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Collins' Medicaid amendment added to Obamacare replacement plan

WASHINGTON – Rep. Chris Collins' proposal to relieve counties of their Medicaid costs has been added to the Obamacare repeal bill the House is likely to vote on later this week.

Collins' plan, which would force New York to pick up the $2.3 billion tab that upstate and Long Island counties now contribute to the health care plan for lower-income state residents, was included late Monday in the last-minute package of amendments that House Speaker Paul Ryan put together to build support for the controversial Republican health care legislation.

“This is a huge win for our constituents,” said Collins, a Clarence Republican who worked on the amendment with Rep. John Faso, R-Kinderhook. "Year after year, Albany’s leadership relies on counties to foot the bill for New York State’s out-of-control Medicaid costs. Enough is enough."

Amid protest, GOP officials from Erie, Niagara counties tout Collins Medicaid plan

But Collins' proposal is controversial, too. Even before the idea made it into Ryan's final package of amendments, Gov. Andrew M. Cuomo lashed out at it, saying the state has no way to make up for the amount of money counties now contribute to Medicaid.

"The cut is so severe that the majority of hospitals, nursing homes and assisted living facilities located in Upstate New York and on Long Island would be devastated," Cuomo said.

Referring to Collins – a former Erie County executive – Cuomo said: "How a county executive could believe their county could prosper while losing hundreds if not thousands of jobs and seeing the decimation of their health care system is beyond me."

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Collins' amendment bars states from shifting Medicaid costs onto the counties outside of New York City. If they did so, states could lose federal funding equal to the amount they charge counties.

Aides to Collins said he opted not to try to apply that provision to New York City because of the huge financial hit the state would take if it suddenly was forced to pick up the city's $5 billion in Medicaid costs.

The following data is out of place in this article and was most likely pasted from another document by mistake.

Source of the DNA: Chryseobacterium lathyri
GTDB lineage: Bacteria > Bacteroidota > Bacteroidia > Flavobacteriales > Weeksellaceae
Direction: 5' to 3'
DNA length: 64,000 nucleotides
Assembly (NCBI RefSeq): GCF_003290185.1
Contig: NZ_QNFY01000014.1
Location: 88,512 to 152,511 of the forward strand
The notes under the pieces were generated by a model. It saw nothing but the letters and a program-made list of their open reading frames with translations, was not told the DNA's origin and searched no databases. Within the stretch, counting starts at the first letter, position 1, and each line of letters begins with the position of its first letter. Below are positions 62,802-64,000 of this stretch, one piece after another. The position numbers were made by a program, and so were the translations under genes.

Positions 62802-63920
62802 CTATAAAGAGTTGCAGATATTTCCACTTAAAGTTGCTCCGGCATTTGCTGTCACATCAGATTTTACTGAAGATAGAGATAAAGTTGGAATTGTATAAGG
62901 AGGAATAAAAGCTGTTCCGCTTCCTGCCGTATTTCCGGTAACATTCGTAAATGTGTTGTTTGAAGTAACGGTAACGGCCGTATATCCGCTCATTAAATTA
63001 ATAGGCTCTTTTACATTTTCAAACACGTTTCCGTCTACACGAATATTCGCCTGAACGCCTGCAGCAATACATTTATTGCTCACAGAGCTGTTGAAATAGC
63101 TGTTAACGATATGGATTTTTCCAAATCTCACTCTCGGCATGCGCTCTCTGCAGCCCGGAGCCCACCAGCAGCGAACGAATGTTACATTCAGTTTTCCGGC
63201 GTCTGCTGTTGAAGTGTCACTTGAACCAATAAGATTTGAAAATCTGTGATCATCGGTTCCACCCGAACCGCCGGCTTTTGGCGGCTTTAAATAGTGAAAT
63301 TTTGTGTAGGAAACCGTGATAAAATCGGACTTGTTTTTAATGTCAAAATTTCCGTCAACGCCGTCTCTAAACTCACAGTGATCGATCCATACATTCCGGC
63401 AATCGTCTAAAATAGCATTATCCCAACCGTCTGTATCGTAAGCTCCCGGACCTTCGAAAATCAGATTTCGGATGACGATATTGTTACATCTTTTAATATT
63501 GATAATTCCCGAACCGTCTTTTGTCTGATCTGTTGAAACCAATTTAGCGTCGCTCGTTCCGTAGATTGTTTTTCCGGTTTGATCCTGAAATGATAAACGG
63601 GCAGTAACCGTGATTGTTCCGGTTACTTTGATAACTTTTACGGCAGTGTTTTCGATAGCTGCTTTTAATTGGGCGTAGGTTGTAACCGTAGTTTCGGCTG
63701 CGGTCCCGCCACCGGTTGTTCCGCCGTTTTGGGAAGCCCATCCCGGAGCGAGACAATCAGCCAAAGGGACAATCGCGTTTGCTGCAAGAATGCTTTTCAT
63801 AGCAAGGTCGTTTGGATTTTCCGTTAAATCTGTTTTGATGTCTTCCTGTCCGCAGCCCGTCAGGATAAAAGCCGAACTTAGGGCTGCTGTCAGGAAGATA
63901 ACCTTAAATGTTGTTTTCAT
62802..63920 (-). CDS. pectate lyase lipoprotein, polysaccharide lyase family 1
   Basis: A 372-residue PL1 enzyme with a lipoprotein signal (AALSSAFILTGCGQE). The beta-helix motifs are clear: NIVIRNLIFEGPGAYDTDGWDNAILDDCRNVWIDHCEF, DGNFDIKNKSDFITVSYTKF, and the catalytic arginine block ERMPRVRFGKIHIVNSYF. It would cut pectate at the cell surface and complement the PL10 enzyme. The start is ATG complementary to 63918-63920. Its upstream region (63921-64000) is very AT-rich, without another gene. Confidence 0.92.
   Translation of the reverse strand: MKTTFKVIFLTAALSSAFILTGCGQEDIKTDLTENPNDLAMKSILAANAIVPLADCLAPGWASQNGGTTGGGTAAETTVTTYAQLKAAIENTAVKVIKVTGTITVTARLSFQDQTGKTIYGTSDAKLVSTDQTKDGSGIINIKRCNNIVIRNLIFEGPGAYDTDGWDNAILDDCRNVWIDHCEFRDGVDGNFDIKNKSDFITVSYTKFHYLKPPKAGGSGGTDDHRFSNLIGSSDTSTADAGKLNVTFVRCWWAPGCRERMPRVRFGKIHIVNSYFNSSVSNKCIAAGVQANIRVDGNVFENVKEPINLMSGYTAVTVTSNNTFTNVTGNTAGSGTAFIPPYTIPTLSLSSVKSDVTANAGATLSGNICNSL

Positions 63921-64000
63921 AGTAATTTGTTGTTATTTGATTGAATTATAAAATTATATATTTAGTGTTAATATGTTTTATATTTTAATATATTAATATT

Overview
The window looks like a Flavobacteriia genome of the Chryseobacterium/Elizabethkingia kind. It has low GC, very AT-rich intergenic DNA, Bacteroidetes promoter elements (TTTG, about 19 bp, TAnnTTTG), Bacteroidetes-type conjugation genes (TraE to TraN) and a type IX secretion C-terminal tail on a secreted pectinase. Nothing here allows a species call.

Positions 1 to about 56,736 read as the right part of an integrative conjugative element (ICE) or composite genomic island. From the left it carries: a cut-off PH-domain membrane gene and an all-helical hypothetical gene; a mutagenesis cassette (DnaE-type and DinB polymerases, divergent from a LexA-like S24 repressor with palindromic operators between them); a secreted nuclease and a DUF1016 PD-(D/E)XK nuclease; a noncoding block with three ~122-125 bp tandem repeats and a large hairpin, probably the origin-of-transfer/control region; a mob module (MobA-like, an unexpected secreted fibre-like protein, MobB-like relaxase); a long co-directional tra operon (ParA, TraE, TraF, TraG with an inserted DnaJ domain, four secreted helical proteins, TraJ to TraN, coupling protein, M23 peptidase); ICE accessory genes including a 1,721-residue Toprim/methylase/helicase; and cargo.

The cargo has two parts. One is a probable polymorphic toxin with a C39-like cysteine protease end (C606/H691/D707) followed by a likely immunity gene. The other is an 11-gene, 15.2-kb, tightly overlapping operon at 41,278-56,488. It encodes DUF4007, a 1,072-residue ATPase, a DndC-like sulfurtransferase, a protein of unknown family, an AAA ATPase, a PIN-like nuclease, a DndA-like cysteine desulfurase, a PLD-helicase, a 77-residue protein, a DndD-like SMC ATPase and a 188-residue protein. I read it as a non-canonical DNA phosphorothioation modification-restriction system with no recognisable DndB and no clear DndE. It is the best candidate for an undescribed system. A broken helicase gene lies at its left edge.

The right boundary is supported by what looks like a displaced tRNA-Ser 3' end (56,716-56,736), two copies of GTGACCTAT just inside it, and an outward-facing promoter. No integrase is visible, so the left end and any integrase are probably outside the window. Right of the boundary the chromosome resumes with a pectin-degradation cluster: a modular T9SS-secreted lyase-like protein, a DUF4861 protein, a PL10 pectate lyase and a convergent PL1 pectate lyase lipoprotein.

The proposal also would not affect other states -- of which there are more than a dozen -- that force counties to pick up some Medicaid costs. Most of those states only charge their counties for Medicaid's administrative costs, but New York goes much farther than that, charging counties for a share of hospital costs for facilities that see a large number of Medicaid patients.

That being the case, Collins' amendment specifically bars states from charging counties for Medicaid the way that New York State does, but would allow other states to continue charging counties for some Medicaid costs.

The county share of Medicaid in New York had long been 25 percent, but under pressure from the counties, the state has winnowed down the county share to 13 percent.

Still, the program remains the most significant financial burden that New York counties face. In Erie County, for example, Medicaid costs ate up 82.8 percent of the revenue the county raised through property taxes in 2015, Faso's office reported.

That being the case, aides to Collins say that by transferring Medicaid costs to the state, the owner of a $200,000 home in Erie County would save $1,000 a year on property taxes.

Collins and Faso worked to include the amendment in the health bill not just to free counties of Medicaid costs, but also to win the support of Republican House members from New York who had concerns about the plan to repeal and replace Obamacare.

“Credit must be given to John Faso for his leadership role," said Rep. Tom Reed, R-Corning. "He brought this to us as a legacy issue from his time in Albany as an elected official ... We all came together as a delegation to get this done, but credit also goes to Collins as the New York representative of the committee of jurisdiction, Energy and Commerce.”

House leaders included the Collins amendment in their health bill revisions in part to win the votes of some New York Republicans who had not yet committed to voting for the measure when it comes before the House later this week.

It apparently worked. In addition to Reed and Faso, Rep. Elise Stefanik, R-Willsboro, and Rep. Claudia Tenney, R-New Hartford, praised Collins' amendment.



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